So what is it that ultimately made you decide to test your skills in MMA?
I love the different aspects and the competition level of it.
Seems you’ve found your calling. You’ve gone undefeated in six fights, half of which didn’t make it out of the first round and five of which came via TKO. When you step into the cage and the opening bell rings, what’s your typical approach to the fight?
I’m going to stick with my game plan and do whatever it takes to win!
The majority of your professional MMA career thus far has been spent under the North American Allied Fight Series (NAAFS) banner, where you serve as its heavyweight champion. Did you have to forfeit your title in order to sign with the UFC?
I don’t know, I actually never thought of that. Most likely yeah.
You’re making your UFC debut against a veteran in the sport, “The Mexicutioner” Joey Beltran, who has 18 pro fights under his belt versus your six. How do you feel about the vast difference in cage experience?
He definitely has more experience in the cage but if I do what I do, then I’ll be okay.
Do you feel at a disadvantage? Will the experience factor change your approach come fight time?
No, not at all. I’m going to listen to my coaches and do just what they have had me doing since the start of the training camp.
Previous opponents of Joey Beltran can attest to his unrelenting aggression in a fight. For someone such as yourself who has a history of using his heavy-handed striking to make a short night for his opponents, how do you think you will handle the psychological impact of a tough fighter like Beltran who just keeps coming forward no matter what is thrown at him?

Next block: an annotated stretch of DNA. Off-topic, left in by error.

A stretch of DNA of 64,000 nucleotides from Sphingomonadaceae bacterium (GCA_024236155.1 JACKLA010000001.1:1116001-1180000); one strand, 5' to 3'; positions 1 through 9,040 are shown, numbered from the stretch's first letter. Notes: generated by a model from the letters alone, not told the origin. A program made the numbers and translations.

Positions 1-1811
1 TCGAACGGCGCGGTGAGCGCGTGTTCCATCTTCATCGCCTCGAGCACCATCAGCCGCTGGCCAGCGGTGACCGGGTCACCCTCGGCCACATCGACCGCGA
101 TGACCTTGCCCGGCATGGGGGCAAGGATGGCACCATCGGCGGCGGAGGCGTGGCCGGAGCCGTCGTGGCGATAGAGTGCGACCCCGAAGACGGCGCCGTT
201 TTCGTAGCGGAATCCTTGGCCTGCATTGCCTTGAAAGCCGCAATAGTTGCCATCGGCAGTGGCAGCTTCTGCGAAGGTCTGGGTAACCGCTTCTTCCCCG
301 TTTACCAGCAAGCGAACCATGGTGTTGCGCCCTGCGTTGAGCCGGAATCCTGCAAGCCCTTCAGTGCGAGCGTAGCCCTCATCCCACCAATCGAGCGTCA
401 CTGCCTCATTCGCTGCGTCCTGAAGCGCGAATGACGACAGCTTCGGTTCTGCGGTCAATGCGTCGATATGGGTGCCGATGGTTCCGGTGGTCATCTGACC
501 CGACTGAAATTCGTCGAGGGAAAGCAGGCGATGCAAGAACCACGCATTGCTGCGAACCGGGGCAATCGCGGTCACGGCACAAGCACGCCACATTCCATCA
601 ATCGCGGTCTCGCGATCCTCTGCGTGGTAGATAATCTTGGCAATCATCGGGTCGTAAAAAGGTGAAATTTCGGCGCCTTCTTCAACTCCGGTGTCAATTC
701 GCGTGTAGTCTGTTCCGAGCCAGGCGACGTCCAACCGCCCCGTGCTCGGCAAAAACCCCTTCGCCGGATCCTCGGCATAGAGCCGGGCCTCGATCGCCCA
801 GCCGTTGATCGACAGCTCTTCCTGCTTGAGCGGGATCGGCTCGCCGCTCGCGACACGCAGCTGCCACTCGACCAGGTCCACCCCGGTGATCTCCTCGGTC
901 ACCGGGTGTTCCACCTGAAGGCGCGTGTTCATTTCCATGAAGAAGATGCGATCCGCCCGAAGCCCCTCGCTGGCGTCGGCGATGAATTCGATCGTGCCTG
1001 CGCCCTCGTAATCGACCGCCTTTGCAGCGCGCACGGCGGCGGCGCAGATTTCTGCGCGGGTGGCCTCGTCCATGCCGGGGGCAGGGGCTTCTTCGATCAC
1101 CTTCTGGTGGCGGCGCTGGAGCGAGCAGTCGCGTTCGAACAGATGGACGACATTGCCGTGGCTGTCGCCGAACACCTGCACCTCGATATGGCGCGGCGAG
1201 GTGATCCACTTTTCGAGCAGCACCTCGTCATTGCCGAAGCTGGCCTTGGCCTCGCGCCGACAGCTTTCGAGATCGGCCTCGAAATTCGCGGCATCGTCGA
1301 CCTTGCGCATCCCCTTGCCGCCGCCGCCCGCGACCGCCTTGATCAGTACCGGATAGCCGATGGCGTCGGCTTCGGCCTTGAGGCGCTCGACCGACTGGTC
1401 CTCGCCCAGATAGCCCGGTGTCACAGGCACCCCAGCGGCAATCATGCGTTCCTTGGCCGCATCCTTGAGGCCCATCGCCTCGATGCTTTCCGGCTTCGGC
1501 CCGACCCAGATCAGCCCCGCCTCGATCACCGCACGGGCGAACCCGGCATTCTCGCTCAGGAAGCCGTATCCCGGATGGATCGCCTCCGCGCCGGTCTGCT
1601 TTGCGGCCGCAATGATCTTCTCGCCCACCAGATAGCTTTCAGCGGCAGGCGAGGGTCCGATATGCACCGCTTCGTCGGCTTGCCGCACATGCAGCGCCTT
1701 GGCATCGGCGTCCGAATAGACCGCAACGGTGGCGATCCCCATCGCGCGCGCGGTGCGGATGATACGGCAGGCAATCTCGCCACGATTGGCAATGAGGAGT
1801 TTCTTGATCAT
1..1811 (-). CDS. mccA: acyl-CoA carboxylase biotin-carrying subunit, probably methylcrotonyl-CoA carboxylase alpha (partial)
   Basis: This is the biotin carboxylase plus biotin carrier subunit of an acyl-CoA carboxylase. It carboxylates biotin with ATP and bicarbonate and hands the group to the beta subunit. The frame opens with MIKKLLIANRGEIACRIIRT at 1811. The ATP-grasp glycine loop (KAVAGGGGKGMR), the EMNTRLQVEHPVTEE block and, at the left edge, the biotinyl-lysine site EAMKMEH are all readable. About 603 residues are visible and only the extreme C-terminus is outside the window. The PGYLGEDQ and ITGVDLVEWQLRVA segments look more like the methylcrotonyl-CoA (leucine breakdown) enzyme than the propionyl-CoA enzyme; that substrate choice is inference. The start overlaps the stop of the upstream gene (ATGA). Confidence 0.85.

I’m going to keep hitting him! (Laughs)
You have shown yourself to be a more technically skilled boxer than Joey, who hones more of a brawler style. Do you think that attribute will be a bigger advantage earlier or later on in the bout?
I think if I use my game plan and don’t do anything dumb I’ll be okay. I’ll be great for all three rounds.
Even though you have let your fists do most of your talking in the cage, do you see yourself using your wrestling more against Beltran to take him out of his comfort zone rather than simply pitting your boxing against his?
I’ll do whatever it takes to get that “W”.
What expectations do you ultimately have for yourself in your debut at UFC 136 this weekend?
Winning the fight. That’s my only expectation.
In respect to the UFC’s current heavyweight division, are there any particular fighters that you would really like to go toe to toe with, whether it be for personal reasons, to climb another rung on the division’s ladder, or just for fun?
Nope. It isn’t my decision, and I’m willing to fight whoever (laughs).
Stipe, thanks a ton for your time. The MMA Gospel staff wishes you the best of luck in your UFC debut! Is there anything you would like to add or anybody you would like to thank before you go?
Yes, I would like to thank B3 Enterprises, Defense Soap, Shredding Network, Intimidation Clothing, Sthress Clothing, John P. Lennon, Block by Block, Enhanced Fitness Performance, Cal Crowell Diverse Functional Training, and MD Consulting.